Fluid Movement / Richard Mensah / Chilli Projects
Oscillating between strong waves of trauma, despair and jubilation, Ghanaian-British artist, Richard Mensah’s, Fluid Movement series, makes for a visually nauseating experience tempered only by moments of reprieve and respite.
On a stormy voyage across high seas, with no sight of land and safe passage until the very last nautical miles, just when hope and strength has been all but lost, Richard manages to masterfully steer his ship and crew to safety, as relief, and joy washes over the viewer, in place of the earlier anxiety and feelings of resignation.
Fluid Movement is by any stretch of the imagination a titular attempt by the artist for his debut solo exhibition. Seeking to explore and reconcile aquatic themes that relate to the black diasporan experience, stemming as far back as the 17th century and the transatlantic slave trade, to issues that plague us today; namely the global mental health epidemic and the migration crisis, Richard’s effort not only pays off, but pays dividends.
Navigating between motifs of drowning, as they pertain to both the feeling of being overwhelmed, typical of depression, but more significantly as it relates the actual physical act of being pulled beneath the waves of the Atlantic ocean as millions of enslaved Africans were, speaks poignantly to the residual trauma that still looms over generations of black people today.
In a masterstroke of creative ingenuity and subtlety, Richard reminds the viewer in pieces such as ‘Lost of Self I’ and ‘Lost of Self II’, that whilst these traumas and tragic events may have first occurred centuries ago, they are by no means ‘water under the bridge’ and to be relegated as a part of a dark, and long forgotten history, but still very much exist today. This point is exemplified and manifested in issues such as today’s migration and refugee crisis, in which perilous and fateful journeys across the Atlantic to the West are still being made, and resulting in death and turmoil, as a direct consequence of decisions made across the capitals of Europe and North America.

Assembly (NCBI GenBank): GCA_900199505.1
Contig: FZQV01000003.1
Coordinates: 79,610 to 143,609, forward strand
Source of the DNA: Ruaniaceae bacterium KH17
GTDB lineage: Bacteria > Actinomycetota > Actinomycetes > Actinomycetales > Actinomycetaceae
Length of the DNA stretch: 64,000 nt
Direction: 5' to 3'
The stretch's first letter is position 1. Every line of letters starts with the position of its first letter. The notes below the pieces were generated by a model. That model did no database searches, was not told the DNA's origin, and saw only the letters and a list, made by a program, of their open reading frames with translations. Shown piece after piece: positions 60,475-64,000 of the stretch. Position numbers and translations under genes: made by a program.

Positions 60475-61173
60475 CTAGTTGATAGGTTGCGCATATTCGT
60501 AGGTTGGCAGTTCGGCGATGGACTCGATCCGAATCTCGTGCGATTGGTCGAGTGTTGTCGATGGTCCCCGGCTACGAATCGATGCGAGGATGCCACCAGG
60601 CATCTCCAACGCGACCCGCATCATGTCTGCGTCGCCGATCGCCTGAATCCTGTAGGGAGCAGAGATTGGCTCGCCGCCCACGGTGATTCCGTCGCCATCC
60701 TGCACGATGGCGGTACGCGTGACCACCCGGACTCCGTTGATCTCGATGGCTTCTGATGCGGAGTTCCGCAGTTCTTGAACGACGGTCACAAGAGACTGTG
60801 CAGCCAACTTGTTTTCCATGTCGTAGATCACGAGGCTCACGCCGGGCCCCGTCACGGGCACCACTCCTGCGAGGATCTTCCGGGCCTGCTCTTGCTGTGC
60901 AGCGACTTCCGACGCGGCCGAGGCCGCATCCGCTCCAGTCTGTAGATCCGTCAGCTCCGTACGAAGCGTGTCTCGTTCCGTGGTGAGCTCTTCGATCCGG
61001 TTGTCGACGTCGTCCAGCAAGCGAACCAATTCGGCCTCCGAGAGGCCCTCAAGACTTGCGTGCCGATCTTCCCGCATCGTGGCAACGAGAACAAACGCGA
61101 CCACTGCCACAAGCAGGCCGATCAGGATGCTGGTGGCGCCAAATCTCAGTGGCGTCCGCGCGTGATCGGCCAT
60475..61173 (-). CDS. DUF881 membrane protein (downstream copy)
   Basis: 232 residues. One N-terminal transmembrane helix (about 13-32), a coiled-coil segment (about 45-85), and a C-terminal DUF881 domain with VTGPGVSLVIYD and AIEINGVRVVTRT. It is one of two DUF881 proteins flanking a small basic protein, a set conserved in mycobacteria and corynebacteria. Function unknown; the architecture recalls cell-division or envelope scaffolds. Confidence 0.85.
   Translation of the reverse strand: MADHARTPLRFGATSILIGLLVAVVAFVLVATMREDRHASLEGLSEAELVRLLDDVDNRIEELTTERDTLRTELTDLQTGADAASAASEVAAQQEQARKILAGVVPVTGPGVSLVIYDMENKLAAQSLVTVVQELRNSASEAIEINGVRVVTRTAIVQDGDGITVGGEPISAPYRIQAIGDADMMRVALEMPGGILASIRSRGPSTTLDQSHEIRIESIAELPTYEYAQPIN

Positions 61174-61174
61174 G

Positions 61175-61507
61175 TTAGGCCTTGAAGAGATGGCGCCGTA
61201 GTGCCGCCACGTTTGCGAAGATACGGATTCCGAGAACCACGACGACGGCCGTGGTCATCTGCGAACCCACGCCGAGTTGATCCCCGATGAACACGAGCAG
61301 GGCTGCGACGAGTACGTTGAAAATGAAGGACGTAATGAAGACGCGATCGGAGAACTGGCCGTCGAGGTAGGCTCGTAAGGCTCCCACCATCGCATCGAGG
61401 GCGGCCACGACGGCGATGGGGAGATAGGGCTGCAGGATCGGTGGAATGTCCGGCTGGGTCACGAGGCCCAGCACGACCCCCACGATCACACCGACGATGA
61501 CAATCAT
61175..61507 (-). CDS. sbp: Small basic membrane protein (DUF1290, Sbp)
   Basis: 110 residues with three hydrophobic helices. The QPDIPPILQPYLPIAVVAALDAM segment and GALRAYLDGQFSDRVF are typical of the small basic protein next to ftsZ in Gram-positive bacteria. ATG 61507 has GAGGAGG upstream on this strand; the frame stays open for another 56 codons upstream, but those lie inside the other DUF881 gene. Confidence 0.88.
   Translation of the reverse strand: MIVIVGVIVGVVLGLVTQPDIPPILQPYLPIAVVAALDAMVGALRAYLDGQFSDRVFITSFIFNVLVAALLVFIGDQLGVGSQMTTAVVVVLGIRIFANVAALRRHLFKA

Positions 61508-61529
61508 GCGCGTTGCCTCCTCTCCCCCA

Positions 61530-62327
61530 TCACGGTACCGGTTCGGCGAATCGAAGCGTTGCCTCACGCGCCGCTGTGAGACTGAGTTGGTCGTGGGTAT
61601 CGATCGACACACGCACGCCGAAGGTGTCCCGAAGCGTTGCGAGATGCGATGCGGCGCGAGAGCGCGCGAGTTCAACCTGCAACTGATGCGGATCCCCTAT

Richard finally offers a much needed glimmer of hope and a life jacket to the possibilities of overcoming and triumphing over the past and existing dark associations with water, in his depictions of success and jubilation in pieces such as ‘Pool Runnings’, ‘Brotherhood’ and perhaps most significantly ‘Last Dance’ and ‘The Returned King’.
In both ‘Pool Runnings’ and ‘Brotherhood’, Richard subverts the negative connotations of not only the trauma associated with water for black people, chiefly American Descendants of Slavery (ADOS), but also the outdated and unfounded stereotype that ‘black people can’t swim’. ‘Last Dance’ and ‘The Returned King’ offer a full circle and watershed moment in the depiction of black people, once forcibly taken from their motherland, their families, heritage, language, and customs, to finally return voluntarily, under their own steam, almost 400 years later to a near heroes welcome. There’s a great sense of poetic justice that brings home Richard’s masterful series, and an enduring sense of optimism that better days lie ahead, in spite of the horrors of the past, and the troubles of the present.